Ryu and OpenStack: Like Peanut Butter and Jelly

Increasingly, I’ve been spending more and more time playing around with and utilizing OpenStack. If you’re looking for a highly configurable and quickly maturing cloud operating system, you can’t go wrong with OpenStack. One of the more interesting parts of OpenStack to a networking guy like me is Quantum. Quantum allows you to create rich topologies of virtual networks, encompassing as much or as little as you want by utilizing different plugins. The plugin architecture is a nice design point, because it allows open source projects as well as vendors the chance to add value and differentiate themselves at this layer. Rather than boiling things down to a commodity, Quantum provides for extensions so each plugin can expose additional information above and beyond the core API.

Ryu and OpenStackRyu is a network operating system for Software Defined Networks. (Note: Don’t confuse Ryu the network operating system with the image above, which is of the character Ryu from Street Fighter fame.) Ryu aims to provide a logically centralized control platform for your network, with well defined APIs at the top which make this easy to manage and to build rich applications on top. If this sounds like something you’ve heard before, perhaps it’s because it’s very similar to what Big Switch Networks is doing with their Floodlight platform. One of the main differences between Ryu and Floodlight is that Ryu is written in Python, as opposed to Floodlight which is written in Java. Also, Ryu is fully compliant with OpenFlow 1.0, 1.2, and the Nicira extensions in Open vSwitch. Ryy is started and maintained by the NTT laboratories OSRG group. Ryu is licensed under the Apache 2.0 license.

There is of course a Quantum plugin for Ryu, and it’s upstream and supports both the recent Folsom release, as well as the upcoming Grizzly release of OpenStack. Instructions for deploying the plugin are available on the Ryu webpage here. You can quite quickly download a Ryu image and load it on your favorite hypervisor and be up and running in not much time. I’ve loaded and run these images on VMware ESX, VMware Fusion and VirtualBox. The images are tested on Ubuntu with KVM, but they operate just fine with other systems as well.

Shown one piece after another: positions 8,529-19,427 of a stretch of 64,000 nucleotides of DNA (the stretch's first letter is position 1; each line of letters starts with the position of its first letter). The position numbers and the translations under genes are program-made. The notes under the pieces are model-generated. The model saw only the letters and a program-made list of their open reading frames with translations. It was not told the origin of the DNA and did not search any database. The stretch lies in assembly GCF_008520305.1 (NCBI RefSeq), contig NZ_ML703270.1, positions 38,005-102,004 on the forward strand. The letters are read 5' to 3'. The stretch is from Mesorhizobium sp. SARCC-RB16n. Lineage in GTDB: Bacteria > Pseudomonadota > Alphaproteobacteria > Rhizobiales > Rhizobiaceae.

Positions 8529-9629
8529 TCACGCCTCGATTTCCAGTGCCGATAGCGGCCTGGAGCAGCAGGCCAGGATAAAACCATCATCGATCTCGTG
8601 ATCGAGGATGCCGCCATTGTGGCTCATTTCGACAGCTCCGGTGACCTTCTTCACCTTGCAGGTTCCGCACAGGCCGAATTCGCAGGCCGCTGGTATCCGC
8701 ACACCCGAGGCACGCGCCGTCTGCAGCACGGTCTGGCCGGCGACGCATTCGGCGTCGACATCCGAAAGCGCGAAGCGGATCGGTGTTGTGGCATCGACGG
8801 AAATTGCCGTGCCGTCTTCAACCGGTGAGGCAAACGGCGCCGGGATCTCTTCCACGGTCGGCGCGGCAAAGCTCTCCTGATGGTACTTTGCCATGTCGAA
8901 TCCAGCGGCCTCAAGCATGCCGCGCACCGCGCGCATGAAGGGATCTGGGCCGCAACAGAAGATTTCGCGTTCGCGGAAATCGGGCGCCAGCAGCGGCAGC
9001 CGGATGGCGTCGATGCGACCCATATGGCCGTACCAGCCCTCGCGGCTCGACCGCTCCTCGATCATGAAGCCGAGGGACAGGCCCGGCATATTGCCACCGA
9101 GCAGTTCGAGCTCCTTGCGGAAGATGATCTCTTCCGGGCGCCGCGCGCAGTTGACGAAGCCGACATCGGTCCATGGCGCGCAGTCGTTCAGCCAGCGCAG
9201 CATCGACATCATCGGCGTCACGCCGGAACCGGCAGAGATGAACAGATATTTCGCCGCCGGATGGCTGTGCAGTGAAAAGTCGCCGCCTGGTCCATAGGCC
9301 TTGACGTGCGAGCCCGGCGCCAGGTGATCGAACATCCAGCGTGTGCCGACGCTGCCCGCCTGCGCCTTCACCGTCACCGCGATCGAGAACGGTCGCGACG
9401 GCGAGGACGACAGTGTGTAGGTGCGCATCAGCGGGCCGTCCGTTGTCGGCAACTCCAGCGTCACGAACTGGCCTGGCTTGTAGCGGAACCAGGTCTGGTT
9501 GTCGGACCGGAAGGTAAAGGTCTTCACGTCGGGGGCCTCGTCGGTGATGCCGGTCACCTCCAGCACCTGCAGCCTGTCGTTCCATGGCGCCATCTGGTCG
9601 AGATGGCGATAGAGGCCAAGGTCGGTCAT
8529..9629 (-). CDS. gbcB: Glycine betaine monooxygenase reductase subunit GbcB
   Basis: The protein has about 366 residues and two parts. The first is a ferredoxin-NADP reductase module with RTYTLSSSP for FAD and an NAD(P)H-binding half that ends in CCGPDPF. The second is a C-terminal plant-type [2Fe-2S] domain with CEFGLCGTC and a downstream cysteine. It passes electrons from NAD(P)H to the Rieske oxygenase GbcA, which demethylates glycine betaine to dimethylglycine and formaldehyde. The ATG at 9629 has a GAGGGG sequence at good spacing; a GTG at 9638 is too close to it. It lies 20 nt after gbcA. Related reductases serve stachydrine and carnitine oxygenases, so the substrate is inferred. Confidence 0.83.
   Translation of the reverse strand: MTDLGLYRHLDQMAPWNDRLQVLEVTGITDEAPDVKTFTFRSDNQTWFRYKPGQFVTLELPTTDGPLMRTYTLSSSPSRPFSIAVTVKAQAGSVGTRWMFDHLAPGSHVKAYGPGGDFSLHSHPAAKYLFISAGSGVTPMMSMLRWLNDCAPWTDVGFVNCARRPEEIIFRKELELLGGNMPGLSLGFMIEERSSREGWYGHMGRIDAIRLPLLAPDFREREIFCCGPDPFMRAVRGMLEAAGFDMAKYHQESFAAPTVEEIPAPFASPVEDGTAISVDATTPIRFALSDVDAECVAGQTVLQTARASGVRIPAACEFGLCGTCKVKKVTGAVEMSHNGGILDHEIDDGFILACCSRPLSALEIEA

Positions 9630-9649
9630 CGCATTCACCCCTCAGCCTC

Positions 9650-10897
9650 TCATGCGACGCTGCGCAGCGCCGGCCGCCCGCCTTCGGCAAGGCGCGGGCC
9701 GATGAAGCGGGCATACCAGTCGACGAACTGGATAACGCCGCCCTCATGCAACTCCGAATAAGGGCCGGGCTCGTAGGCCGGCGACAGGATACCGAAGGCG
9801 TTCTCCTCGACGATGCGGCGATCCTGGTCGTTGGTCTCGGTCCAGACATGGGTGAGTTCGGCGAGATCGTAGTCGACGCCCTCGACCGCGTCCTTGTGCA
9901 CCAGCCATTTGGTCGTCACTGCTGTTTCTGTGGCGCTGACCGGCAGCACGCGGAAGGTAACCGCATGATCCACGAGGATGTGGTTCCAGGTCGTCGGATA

Running the Ryu images on your Mac

As I mentioned above, the Ryu images run just fine out of the box on Ubuntu with KVM. But I wanted to run them on my Macbook Pro. I initially wanted to use VirtualBox, but later wanted to switch them over to VMware Fusion. To start with, I needed to get them on VirtualBox. To get the images running with VirtualBox, I used qemu-img convert to convert the images into a format which VirtualBox would understand. Something like this should work:

qemu-img convert -O vmdk ryuvm2.qcow2 ryuvm2.vmdk

With that conversion, I was able to easily boot the VMs in VirtualBox. Running them in Fusion would have been as simple as copying over the converted image and importing it, but I had already configured and had the image running on VirtualBox. I moved the image to Fusion to take advantage of nested virtualization (which VirtualBox doesn’t support). So I ended up converting the images one more time before importing the VirtualBox images. I used this command:

BoxManage clonehd ~/VirtualBox\ VMs/RyuVXLANController/Snapshots/\{e5aa0713-93d1-4a06-b367-c488f29a060e\}.vmdk RyuVXLAN-d1.vmdk --format VMDK

Once I did that, I now had my configured Ryu images running under VMware Fusion, with full nested virtualization support to run nested VMs at (near) full speed.

Ryu: Segmentation

The real power with Ryu is it’s ability to segment traffic amongst tenants by using OpenFlow rules on the hosts. For VM to VM traffic across hosts it uses GRE tunnels by default. So effectively, without burning VLANs, you are now able to create rich network topologies scaling to very high tenant limits. For something like OpenStack, this is very useful, as typically OpenStack deployments have many tenants, and this allows for scaling tenant networks on demand.


In summary, Ryu is a great platform for virtual networks when deployed with OpenStack Quantum. Scaling tenant networks utilizing a combination of OpenFlow and GRE tunnels is not only very cool, but very practical. Plus, how cool is it to be able to say you’re running an Open Source IaaS Cloud Operating System and utilizing an Open Source SDN Operating System for your networking needs? I think that’s a pretty awesome scenario.